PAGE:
Engineer Andrew Riker delivers the first four-cylinder, gas-powered Locomobile—a $4,000, 12-horsepower Model C—to a buyer in New York City on this day in 1902. The Locomobile Company had been known for building heavy, powerful steam cars, but by the turn of the century it was clear that the future of the automobile—and thus of the Locomobile—lay in the internal-combustion engine. Until it went out of business in 1929, the company built elegant, luxurious touring-cars and streamlined racers for wealthy patrons. A Locomobile, ads crowed, was the "Best Built Car in America."
Steam-powered Locomobiles, built in Bridgeport, Connecticut and Worcester, Massachusetts, were solid, imposing, expensive machines. Like every other car powered by a steam boiler, they were also inconvenient. Steam cars had to warm up (literally: the water needed to boil in order to build up steam pressure) for about a half-hour before the car could be driven, and their water tanks needed to be refilled every 20 minutes or so. They also needed three kinds of fuel: water for the boiler, kerosene to heat the water and gasoline for the pilot light. (The car's "key" was an acetylene torch.)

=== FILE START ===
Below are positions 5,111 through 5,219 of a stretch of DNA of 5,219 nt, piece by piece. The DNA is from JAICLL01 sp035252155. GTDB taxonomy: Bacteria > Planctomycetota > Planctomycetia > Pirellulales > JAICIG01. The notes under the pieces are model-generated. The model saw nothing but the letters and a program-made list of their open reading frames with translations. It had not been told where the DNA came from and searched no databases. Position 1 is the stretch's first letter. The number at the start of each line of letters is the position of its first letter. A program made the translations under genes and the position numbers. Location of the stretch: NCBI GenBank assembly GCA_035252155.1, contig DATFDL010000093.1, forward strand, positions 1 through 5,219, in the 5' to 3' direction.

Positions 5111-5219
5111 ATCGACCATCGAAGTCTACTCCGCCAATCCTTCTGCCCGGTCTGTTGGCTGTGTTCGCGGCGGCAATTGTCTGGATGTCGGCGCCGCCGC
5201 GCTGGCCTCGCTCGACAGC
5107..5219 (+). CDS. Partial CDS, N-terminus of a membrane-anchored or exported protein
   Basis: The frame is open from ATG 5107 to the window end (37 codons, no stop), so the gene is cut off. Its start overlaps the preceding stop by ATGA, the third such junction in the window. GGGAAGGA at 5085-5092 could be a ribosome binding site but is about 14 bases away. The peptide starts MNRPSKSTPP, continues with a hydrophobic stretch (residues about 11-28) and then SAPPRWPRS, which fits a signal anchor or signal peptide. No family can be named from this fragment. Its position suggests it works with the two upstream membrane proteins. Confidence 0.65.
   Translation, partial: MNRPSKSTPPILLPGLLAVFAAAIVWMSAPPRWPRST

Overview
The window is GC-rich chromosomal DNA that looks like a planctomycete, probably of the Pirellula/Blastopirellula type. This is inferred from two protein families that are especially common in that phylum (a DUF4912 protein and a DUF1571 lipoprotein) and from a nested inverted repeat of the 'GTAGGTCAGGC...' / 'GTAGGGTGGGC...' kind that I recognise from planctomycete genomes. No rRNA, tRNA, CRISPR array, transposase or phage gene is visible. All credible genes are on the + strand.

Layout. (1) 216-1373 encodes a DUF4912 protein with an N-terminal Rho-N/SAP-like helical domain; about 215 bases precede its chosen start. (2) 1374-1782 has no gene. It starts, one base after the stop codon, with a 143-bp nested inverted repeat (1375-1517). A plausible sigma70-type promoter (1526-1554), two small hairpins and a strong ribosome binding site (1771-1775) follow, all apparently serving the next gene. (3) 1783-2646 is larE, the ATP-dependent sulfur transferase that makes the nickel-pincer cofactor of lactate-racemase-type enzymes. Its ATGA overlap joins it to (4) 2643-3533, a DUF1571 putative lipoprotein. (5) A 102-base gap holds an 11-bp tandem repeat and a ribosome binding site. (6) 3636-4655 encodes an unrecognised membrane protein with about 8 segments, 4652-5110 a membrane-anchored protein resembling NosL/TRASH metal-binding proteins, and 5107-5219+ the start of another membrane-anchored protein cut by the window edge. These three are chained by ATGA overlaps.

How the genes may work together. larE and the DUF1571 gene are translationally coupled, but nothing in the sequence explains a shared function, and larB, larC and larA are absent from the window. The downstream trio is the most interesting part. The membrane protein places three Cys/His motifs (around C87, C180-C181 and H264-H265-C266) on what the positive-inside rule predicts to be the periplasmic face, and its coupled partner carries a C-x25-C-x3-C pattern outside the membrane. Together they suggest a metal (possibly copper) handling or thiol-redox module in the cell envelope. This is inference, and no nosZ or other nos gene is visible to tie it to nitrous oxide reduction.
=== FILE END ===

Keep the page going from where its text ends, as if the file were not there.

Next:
In 1902, the Locomobile Company hired a young engineer and racecar driver named Andrew Riker to create a gasoline car that was good enough to bear the Locomobile name. He did, and they were: made of manganese bronze and heat-treated steel, the Riker cars really were among the best-built cars in America.
In 1908, a two-year-old Locomobile became the first American car to win an international race. The car, nicknamed "Old 16," was a 16-liter, four-cylinder, 120-horsepower two-seater piloted by 23-year-old George Robertson and his mechanic, Glenn Etheridge; the race was Long Island's 11-lap, 258.5-mile Vanderbilt Cup. According to one reporter, Old 16's victory "made Europeans sit up and take notice of American automotive efforts."